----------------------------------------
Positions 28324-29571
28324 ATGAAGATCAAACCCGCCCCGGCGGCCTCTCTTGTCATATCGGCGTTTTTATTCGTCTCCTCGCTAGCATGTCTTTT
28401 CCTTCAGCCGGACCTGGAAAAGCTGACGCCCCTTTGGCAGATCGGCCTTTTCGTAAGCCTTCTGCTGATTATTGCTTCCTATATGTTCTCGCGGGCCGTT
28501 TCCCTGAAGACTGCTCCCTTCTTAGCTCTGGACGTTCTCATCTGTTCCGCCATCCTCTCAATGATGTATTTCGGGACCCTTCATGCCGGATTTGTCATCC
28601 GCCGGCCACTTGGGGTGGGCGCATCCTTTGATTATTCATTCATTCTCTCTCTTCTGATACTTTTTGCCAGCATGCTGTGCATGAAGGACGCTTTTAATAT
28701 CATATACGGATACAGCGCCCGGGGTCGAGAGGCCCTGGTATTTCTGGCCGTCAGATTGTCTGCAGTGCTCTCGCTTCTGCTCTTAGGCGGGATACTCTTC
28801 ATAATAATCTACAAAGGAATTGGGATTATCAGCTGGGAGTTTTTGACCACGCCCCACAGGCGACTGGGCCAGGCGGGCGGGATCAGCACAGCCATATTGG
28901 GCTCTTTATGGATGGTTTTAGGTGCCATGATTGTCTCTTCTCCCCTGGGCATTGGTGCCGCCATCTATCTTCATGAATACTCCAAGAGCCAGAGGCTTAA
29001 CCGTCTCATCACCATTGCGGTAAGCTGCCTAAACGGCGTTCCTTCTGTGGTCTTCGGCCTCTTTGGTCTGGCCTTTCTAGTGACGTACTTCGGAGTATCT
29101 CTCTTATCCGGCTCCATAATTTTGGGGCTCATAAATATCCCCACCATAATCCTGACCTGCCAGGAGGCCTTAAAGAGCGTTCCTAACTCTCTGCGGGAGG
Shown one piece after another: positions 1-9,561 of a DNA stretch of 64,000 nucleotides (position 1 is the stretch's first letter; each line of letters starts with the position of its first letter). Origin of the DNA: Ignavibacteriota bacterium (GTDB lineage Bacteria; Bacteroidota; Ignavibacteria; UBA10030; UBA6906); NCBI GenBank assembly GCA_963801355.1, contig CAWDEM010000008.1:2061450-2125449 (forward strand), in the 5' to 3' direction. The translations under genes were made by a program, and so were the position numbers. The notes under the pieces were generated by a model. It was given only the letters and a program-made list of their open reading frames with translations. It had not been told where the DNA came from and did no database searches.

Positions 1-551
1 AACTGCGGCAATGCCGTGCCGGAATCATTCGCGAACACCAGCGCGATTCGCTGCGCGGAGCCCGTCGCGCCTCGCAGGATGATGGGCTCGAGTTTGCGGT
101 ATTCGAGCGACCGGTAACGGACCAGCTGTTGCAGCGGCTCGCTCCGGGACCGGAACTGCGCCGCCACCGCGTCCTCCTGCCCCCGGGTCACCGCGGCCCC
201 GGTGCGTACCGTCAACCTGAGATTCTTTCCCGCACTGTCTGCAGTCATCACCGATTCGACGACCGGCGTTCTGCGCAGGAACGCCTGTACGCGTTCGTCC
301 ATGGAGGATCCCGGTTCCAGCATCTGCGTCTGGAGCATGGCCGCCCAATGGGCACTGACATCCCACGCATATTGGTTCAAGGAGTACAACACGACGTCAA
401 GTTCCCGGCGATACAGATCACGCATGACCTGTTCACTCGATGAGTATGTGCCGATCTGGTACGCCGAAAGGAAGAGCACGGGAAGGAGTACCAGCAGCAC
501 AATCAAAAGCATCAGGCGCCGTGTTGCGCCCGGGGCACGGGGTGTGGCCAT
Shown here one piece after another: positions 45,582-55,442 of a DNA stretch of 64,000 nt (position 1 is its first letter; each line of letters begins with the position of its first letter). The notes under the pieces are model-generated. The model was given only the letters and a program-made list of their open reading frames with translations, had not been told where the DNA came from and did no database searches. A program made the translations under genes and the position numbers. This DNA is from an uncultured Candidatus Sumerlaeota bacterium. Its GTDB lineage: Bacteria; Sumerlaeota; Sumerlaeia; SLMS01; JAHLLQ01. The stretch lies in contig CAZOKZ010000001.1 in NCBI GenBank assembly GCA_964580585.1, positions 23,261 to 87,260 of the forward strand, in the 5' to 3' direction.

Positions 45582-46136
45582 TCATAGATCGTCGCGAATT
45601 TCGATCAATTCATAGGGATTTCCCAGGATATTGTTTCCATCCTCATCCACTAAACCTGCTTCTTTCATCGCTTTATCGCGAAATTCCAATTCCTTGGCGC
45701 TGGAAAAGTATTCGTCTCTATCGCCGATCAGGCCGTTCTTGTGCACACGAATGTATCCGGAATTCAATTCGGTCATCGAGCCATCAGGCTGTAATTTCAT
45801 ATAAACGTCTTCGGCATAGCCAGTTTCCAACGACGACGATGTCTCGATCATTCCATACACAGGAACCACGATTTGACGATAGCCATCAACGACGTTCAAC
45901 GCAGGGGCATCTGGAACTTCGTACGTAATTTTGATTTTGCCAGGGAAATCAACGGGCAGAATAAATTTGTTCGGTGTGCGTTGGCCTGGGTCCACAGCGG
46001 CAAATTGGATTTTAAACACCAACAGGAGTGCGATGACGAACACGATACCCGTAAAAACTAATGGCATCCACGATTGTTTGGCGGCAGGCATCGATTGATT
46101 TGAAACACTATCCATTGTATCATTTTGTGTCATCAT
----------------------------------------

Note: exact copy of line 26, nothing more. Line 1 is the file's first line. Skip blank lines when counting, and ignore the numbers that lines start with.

46001 CAAATTGGATTTTAAACACCAACAGGAGTGCGATGACGAACACGATACCCGTAAAAACTAATGGCATCCACGATTGTTTGGCGGCAGGCATCGATTGATT